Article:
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Champurrado

  • Prep 2 hr 0 min
  • Total 2 hr 30 min
  • Ingredients 6
  • Servings 12

Ingredients

2
cups whole oatmeal
2
cinnamon sticks
1
star anise
1
Mexican chocolate tablet
1
cone piloncillo or regular sugar, to taste
10
cups water

Nutrition Information

NUTRITION INFORMATION PER SERVING

Serving Size: 1 Serving
% Daily Value
% Daily Value*:
Exchanges:
Free
*Percent Daily Values are based on a 2,000 calorie diet.
No nutrition information available for this recipe

Expert Tips

Try champurrado in other flavors. Instead of chocolate, you may use fresh fruit, such as strawberries or blackberries.

Champurrado (Mexican hot chocolate) is one of my favorite winter drinks. It keeps me warm, comforts me and brings back beautiful childhood memories. During the holiday season, it’s perfect to go with tamales or to serve with pan dulce (sweet bread) on a chilly night. Champurrado is a very Mexican recipe. It’s basically chocolate in water, which is thickened with corn dough and sweetened with piloncillo (raw sugar). In some regions, milk, pinole (ground corn) and spices like cinnamon, anise or cloves are added. The recipe may have variations, but one thing that never changes is that many Mexicans start and end their day with a champurrado. Several years ago, I visited a small town in the state of Michoacán where I was given sort of a blackberry atole for breakfast, whose consistency was very similar to that of champurrado, but instead of making it with dough, they used oatmeal. My friend Blanca would say that’s not champurrado, it’s atole. And she’s probably right, but the consistency and flavor are very similar. Since anything goes in the kitchen, I now share my version of champurrado with oatmeal, which helps me add more fiber to my diet, by the way.

If you’d like, you may add milk. Use skim milk for each cup of water. You may also add soy, almond, rice or coconut milk. Be mindful of whether these milks contain sugar, if they do, don’t add any more.

Directions

  • 1 Place the oatmeal in a glass container with 3 cups of water and let it rest for about two hours. If you prefer, you may leave it overnight. The oatmeal will soften and become soft.
  • 2 Pour oatmeal and liquid from glass container of blender and blend until there are no lumps. If necessary, you may add more water. Strain it and place the liquid oatmeal in a large pot.
  • 3 Place the oatmeal on the stove; add rest of the water, chocolate, cinnamon and star anise. Cook over low heat until the chocolate melts and the champurrado has the desired consistency. Sweeten with piloncillo or sugar to taste.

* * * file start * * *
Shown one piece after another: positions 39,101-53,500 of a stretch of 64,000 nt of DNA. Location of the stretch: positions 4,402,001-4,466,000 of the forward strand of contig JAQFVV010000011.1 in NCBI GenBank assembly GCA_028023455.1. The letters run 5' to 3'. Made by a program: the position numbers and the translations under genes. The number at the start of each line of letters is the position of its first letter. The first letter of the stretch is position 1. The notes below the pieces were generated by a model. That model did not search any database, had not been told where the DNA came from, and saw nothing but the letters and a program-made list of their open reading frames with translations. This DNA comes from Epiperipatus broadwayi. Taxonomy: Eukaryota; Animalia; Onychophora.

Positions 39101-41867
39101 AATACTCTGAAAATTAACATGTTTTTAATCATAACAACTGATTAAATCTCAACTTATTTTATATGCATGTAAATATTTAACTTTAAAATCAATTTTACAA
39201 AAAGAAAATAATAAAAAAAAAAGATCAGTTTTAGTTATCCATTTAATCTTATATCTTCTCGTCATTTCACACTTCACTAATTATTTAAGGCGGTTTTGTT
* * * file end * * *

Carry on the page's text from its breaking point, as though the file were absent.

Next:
• 4 Prior to serving, remove the cinnamon and the star anise.

Champurrado (Mexican hot chocolate) is one of my favorite winter drinks. It keeps me warm, comforts me and brings back beautiful childhood memories. During the holiday season, it’s perfect to go with tamales or to serve with pan dulce (sweet bread) on a chilly night. Champurrado is a very Mexican recipe. It’s basically chocolate in water, which is thickened with corn dough and sweetened with piloncillo (raw sugar). In some regions, milk, pinole (ground corn) and spices like cinnamon, anise or cloves are added. The recipe may have variations, but one thing that never changes is that many Mexicans start and end their day with a champurrado. Several years ago, I visited a small town in the state of Michoacán where I was given sort of a blackberry atole for breakfast, whose consistency was very similar to that of champurrado, but instead of making it with dough, they used oatmeal. My friend Blanca would say that’s not champurrado, it’s atole. And she’s probably right, but the consistency and flavor are very similar. Since anything goes in the kitchen, I now share my version of champurrado with oatmeal, which helps me add more fiber to my diet, by the way.

Rate and Comment

Katia Ramírez Blankley Katia Ramírez Blankley
September 24, 2015

Champurrado (Mexican hot chocolate) is one of my favorite winter drinks. It keeps me warm, comforts me and brings back beautiful childhood memories. During the holiday season, it’s perfect to go with tamales or to serve with pan dulce (sweet bread) on a chilly night. Champurrado is a very Mexican recipe. It’s basically chocolate in water, which is thickened with corn dough and sweetened with piloncillo (raw sugar). In some regions, milk, pinole (ground corn) and spices like cinnamon, anise or cloves are added. The recipe may have variations, but one thing that never changes is that many Mexicans start and end their day with a champurrado. Several years ago, I visited a small town in the state of Michoacán where I was given sort of a blackberry atole for breakfast, whose consistency was very similar to that of champurrado, but instead of making it with dough, they used oatmeal. My friend Blanca would say that’s not champurrado, it’s atole. And she’s probably right, but the consistency and flavor are very similar. Since anything goes in the kitchen, I now share my version of champurrado with oatmeal, which helps me add more fiber to my diet, by the way.